Virus claims Black morticians, leaving holes in communities

National

Mortician Shawn Troy stands at the grave of his father, William Penn Troy Sr., at Hillcrest Cemetery outside Mullins, S.C., on Sunday, May 23, 2021. The elder Troy, who developed the cemetery, died of COVID-19 in August 2020, one of many Black funeral directors to succumb during the pandemic. “I don’t think I’ll ever get over it,” he said. “But I’ll get through it.” (AP Photo/Allen G. Breed)

MULLINS, S.C. (AP) — About 130 Black morticians have died of COVID-19 across the United States. The deaths are particularly notable because of the prominent role that funeral directors have long played in many Black communities. Often admired for their success in business, a number have been elected to political office, served as local power brokers, and helped fund civil rights efforts.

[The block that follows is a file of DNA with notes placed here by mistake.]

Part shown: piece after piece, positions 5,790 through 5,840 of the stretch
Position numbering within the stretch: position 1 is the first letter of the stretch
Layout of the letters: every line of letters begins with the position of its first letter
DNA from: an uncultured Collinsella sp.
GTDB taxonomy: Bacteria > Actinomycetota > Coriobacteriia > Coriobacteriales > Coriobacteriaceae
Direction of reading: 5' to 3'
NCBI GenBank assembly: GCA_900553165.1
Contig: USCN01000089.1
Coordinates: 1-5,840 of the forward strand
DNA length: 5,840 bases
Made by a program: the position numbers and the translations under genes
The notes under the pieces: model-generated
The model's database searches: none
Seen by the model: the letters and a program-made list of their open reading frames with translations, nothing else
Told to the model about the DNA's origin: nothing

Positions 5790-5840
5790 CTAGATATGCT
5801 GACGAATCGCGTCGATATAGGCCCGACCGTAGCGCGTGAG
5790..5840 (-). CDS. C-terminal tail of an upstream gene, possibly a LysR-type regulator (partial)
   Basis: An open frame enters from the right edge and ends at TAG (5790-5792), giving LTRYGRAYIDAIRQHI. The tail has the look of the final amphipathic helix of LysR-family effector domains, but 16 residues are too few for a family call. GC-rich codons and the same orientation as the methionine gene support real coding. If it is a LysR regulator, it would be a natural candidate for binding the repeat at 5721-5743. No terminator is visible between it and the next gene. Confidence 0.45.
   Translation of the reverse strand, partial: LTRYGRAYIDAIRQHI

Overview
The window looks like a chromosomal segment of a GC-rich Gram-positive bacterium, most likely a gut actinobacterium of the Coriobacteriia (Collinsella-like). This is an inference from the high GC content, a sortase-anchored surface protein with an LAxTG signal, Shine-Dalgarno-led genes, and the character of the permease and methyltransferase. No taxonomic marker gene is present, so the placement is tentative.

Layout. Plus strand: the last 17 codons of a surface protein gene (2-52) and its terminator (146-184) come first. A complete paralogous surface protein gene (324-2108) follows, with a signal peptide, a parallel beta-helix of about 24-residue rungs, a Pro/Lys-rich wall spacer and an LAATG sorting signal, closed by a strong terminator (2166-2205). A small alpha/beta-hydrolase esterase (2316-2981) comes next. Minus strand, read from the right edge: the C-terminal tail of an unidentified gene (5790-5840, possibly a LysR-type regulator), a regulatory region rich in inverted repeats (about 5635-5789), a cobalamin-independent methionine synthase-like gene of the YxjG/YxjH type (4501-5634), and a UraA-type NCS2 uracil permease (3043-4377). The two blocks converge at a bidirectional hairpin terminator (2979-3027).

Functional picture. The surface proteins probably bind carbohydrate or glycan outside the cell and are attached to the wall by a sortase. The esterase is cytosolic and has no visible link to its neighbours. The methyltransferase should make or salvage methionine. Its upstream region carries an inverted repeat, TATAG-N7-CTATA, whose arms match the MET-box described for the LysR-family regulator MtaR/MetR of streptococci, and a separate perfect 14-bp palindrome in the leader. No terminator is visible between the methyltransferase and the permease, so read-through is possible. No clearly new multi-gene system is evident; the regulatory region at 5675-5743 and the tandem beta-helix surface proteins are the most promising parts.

Their deaths have left some successors struggling to fill their roles. At the same time, the services they arrange can serve as communal touchstones that draw mourners together. When the pandemic hit, the very closeness that distinguishes Black funerals put morticians at risk.

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